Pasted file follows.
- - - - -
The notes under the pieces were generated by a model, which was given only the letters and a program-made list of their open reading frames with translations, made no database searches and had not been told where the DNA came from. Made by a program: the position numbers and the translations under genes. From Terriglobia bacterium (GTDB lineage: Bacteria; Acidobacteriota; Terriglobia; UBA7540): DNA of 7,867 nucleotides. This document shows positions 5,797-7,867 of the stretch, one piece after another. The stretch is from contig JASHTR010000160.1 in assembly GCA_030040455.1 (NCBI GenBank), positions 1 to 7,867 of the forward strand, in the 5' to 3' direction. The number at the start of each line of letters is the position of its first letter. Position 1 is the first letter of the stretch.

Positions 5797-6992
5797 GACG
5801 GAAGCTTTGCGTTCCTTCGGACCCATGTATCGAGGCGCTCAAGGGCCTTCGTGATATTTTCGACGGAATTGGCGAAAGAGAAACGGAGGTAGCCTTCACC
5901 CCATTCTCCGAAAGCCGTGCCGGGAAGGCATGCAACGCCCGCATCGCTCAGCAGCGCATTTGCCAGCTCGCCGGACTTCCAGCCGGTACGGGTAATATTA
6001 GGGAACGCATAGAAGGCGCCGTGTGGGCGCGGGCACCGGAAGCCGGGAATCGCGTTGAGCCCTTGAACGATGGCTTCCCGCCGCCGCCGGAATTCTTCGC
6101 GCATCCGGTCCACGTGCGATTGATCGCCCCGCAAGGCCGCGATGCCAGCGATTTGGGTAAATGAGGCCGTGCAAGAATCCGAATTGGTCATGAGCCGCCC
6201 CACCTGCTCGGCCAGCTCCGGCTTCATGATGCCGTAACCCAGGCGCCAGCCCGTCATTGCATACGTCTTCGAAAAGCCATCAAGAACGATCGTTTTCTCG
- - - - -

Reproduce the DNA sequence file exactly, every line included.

The notes under the pieces were generated by a model, which was given only the letters and a program-made list of their open reading frames with translations, made no database searches and had not been told where the DNA came from. Made by a program: the position numbers and the translations under genes. From Terriglobia bacterium (GTDB lineage: Bacteria; Acidobacteriota; Terriglobia; UBA7540): DNA of 7,867 nucleotides. This document shows positions 5,797-7,867 of the stretch, one piece after another. The stretch is from contig JASHTR010000160.1 in assembly GCA_030040455.1 (NCBI GenBank), positions 1 to 7,867 of the forward strand, in the 5' to 3' direction. The number at the start of each line of letters is the position of its first letter. Position 1 is the first letter of the stretch.

Positions 5797-6992
5797 GACG
5801 GAAGCTTTGCGTTCCTTCGGACCCATGTATCGAGGCGCTCAAGGGCCTTCGTGATATTTTCGACGGAATTGGCGAAAGAGAAACGGAGGTAGCCTTCACC
5901 CCATTCTCCGAAAGCCGTGCCGGGAAGGCATGCAACGCCCGCATCGCTCAGCAGCGCATTTGCCAGCTCGCCGGACTTCCAGCCGGTACGGGTAATATTA
6001 GGGAACGCATAGAAGGCGCCGTGTGGGCGCGGGCACCGGAAGCCGGGAATCGCGTTGAGCCCTTGAACGATGGCTTCCCGCCGCCGCCGGAATTCTTCGC
6101 GCATCCGGTCCACGTGCGATTGATCGCCCCGCAAGGCCGCGATGCCAGCGATTTGGGTAAATGAGGCCGTGCAAGAATCCGAATTGGTCATGAGCCGCCC
6201 CACCTGCTCGGCCAGCTCCGGCTTCATGATGCCGTAACCCAGGCGCCAGCCCGTCATTGCATACGTCTTCGAAAAGCCATCAAGAACGATCGTTTTCTCG